Gloom, Despair and Agony

The Hee Haw Gang (Photo: AP)

Gloom, despair, and agony on me
Deep, dark depression, excessive misery
If it weren’t for bad luck, I’d have no luck at all
Gloom, despair, and agony on me

Most of you are too young to remember this little ditty from Roy Clark and Buck Owens from the old “Hee Haw” TV show, but it sure describes much of the reaction around Twinsville to the news that the Tigers had signed Prince Fielder on Tuesday.

I guess it’s understandable, to a degree. It was just a week ago that news of Victor Martinez’s ACL injury gave us all a glimmer of hope that the team that pretty much lapped the rest of the AL Central Division in 2011 might fall back to the pack a bit. Now, just like that, they push themselves out further in to the frontrunner role. If the Twins were 32 games worse than Detroit last year, without Fielder, just how much deeper is that hole likely to be this season?

I’m just not sure it’s worth quite the level of gloom, despair and agony I’ve been reading and hearing. What I am sure of is that this signing doesn’t warrant additional criticism of the Twins more conservative approach to building their 2012 roster. In fact, if anything, it might just be evidence that the Twins’ philosophy will turn out to be the right one, as much as many of us (myself, chief among that group) don’t want to admit it.

My initial reaction to the news of Fielder’s signing with Detroit was something along the lines of, “they must be out of their minds over there!” However, I held off on posting that reaction because, frankly, my initial reactions to things frequently turn out to be wrong and I thought if I waited a bit, maybe I would come to see what the Tigers saw and understand how smart this was. That hasn’t happened. In fact, from what I’ve read of most national baseball writers’ reactions, it appears my initial reaction is pretty much in sync with the “experts.” Of course, that doesn’t necessarily make us right.

But just for kicks and giggles (and perhaps to lessen the degree of gloom, despair and agony around here), let’s try to list exactly what this means for the Tigers and for the Twins in the short term and long term.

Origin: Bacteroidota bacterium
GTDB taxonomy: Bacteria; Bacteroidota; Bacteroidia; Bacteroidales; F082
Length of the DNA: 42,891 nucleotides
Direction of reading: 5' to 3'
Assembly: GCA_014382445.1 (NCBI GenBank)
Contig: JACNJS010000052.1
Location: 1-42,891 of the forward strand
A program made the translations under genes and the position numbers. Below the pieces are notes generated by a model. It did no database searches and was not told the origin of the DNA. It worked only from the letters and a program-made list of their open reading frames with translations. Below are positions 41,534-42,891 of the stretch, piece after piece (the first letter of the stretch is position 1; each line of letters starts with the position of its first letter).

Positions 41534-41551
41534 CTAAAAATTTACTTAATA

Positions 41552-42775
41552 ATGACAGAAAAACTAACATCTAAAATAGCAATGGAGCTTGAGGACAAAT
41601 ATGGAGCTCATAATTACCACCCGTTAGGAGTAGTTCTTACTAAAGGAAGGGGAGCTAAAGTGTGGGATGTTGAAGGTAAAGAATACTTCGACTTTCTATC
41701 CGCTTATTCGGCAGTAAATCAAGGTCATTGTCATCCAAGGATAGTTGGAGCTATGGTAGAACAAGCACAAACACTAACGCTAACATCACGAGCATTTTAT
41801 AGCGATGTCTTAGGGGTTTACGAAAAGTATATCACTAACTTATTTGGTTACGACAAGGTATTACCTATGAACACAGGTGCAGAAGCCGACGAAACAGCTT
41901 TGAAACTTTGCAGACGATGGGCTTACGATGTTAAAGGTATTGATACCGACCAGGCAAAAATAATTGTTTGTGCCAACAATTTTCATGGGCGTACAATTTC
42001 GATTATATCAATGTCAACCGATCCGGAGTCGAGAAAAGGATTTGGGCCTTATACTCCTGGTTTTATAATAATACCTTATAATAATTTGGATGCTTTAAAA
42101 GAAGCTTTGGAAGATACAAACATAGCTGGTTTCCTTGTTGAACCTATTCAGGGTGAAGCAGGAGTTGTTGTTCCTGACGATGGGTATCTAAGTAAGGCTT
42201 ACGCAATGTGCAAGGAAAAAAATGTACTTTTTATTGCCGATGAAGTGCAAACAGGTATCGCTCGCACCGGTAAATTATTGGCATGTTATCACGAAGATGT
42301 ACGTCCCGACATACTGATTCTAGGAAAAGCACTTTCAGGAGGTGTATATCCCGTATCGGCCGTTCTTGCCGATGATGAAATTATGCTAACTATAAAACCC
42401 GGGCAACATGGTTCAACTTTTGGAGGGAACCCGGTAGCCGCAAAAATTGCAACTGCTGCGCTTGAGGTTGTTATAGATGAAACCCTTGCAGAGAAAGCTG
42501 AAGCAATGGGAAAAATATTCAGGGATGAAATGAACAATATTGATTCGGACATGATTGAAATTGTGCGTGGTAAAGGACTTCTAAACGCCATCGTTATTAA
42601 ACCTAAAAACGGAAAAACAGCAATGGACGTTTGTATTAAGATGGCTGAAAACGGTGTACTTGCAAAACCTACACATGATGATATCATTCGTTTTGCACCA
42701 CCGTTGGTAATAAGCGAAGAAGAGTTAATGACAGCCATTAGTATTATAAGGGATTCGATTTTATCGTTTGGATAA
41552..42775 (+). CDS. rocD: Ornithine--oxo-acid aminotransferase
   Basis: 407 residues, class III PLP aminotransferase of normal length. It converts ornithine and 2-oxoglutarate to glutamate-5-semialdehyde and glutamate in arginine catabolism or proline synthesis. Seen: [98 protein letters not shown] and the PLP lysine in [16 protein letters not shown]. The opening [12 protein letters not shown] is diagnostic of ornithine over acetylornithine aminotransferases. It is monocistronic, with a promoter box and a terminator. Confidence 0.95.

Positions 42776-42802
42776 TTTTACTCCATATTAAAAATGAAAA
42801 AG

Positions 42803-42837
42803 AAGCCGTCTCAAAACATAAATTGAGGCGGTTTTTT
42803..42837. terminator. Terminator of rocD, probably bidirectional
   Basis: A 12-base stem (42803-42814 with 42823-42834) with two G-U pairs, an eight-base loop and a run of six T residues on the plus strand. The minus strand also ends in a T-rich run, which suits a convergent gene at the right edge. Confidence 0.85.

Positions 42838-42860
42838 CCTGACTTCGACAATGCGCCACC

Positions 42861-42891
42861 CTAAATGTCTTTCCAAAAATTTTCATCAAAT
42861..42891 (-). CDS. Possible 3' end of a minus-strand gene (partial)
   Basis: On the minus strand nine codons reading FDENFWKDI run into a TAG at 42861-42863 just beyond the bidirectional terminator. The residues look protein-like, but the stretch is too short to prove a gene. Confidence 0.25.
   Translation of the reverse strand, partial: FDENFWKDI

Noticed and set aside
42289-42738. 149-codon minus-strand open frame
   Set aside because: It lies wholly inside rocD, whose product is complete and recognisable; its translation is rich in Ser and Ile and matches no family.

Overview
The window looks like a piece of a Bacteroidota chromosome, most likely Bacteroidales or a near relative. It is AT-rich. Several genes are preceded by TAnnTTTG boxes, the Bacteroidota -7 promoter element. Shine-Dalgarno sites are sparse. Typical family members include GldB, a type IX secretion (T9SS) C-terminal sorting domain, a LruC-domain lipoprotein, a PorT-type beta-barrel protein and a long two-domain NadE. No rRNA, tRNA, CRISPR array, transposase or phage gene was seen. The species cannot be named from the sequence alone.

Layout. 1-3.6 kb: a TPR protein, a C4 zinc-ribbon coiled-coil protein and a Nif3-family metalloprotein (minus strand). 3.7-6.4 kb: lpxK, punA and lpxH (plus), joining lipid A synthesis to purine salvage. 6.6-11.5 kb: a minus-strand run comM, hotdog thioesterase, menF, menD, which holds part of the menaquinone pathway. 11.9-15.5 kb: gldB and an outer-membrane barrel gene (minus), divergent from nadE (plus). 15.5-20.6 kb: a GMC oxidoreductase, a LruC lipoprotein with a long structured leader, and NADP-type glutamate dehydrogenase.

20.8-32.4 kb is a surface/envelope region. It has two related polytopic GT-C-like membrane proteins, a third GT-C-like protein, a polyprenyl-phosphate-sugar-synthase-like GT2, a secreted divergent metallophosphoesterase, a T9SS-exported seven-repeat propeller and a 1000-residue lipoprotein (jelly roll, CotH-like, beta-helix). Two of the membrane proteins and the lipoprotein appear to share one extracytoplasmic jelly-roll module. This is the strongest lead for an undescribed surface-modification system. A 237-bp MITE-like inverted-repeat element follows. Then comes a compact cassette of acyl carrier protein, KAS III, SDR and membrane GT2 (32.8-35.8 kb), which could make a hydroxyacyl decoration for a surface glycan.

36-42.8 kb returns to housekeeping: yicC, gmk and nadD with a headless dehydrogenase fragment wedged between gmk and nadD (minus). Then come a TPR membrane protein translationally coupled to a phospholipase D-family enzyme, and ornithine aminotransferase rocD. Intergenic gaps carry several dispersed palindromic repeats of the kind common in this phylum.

• Immediately, it means the Tigers have replaced Victor Martinez in their batting order with a potentially powerful bat. How many more wins that equates to over and above what they would have had with Martinez is at least questionable. They were clearly the best offensive team in the Division already.
  • They have to find places for everyone to play, since the AL does not allow several DHs at a time. This means Detroit could field a defensive lineup in which Delmon Young is perhaps only the fifth worst defensive player on the field. If he’s still in left field when Victor Martinez returns, he may be among the Tigers BEST defenders. Think about that for a moment.
  • When Justin Verlander is pitching, defense doesn’t really matter. But the Tigers are likely going to have to win a lot of 9-7 games when the other 4/5 of the rotation takes the mound.
  • 82-year-old Tigers owner Mike Illitch is clearly willing to mortgage his team’s future… a future he may or may not be around to enjoy anyway… to buy a championship now. That probably means he’s going to be willing to spend even more money in July, if that’s what it takes to win the Division.
  • So, short term, signing Fielder makes the Tigers pretty much the same favorite to win the Division that they were without him and, long term, it could mean the team is stuck with a rapidly aging former star with detiorating skills that they’re paying $23 million a year to, whether he plays or not.

For the Twins, it probably means:

  • They were right not to spend wildly to try to close a 32 game gap with the a team owned by a desperate old man willing to spend like a drunken sailor on shore leave.
  • Before the Tigers signed Fielder, it was going to take all the stars aligning right for the Twins to compete… meaning everyone healthy and productive and a much improved defense. If that happens, there’s still a similar chance that the Twins will be within range of the Tigers, even with Fielder in their lineup. I just don’t see the Tigers winning many more games… they’ll just win by an extra run or two.
  • The Twins will have flexibility in July. If they’re in the race, they have money to spend on exactly the positions they need at the time. If they’re out of the race, they can sell off parts that they won’t be counting on in 2013 and beyond anyway.
  • Long term, the Twins have to like this deal. Any signing that virtually assures that your competition will eventually be flushing $20+ million a year down a rabbit hole is a good signing. That’s money that could have been spent for younger talent that you’d have to be facing for years to come.

Seriously, those of you who think the Twins are nuts to commit $23 million a year to Joe Mauer, leaving a measly $80 million or so to fill out the rest of the roster, just imagine if the Twins made that deal on top of paying two other players north of $20 million a year. The Tigers have done just that. They’ve got over $60 million in salary going to three players for at least the next three seasons.

Maybe Detroit’s broadcast media rights will be skyrocketing like the Rangers, Angels, and seamingly everyone else’s (except the Twins, naturally) looks to be or maybe their owner really just doesn’t give a damn about money at this point in his life.

All I know for sure is that as much as I may disagree with the Twins front office on various philosophical issues (and I continue to do so), I’m absolutely certain at this point that they are not collectively the dumbest front office in baseball. We have a new leader in the clubhouse in that contest.

– JC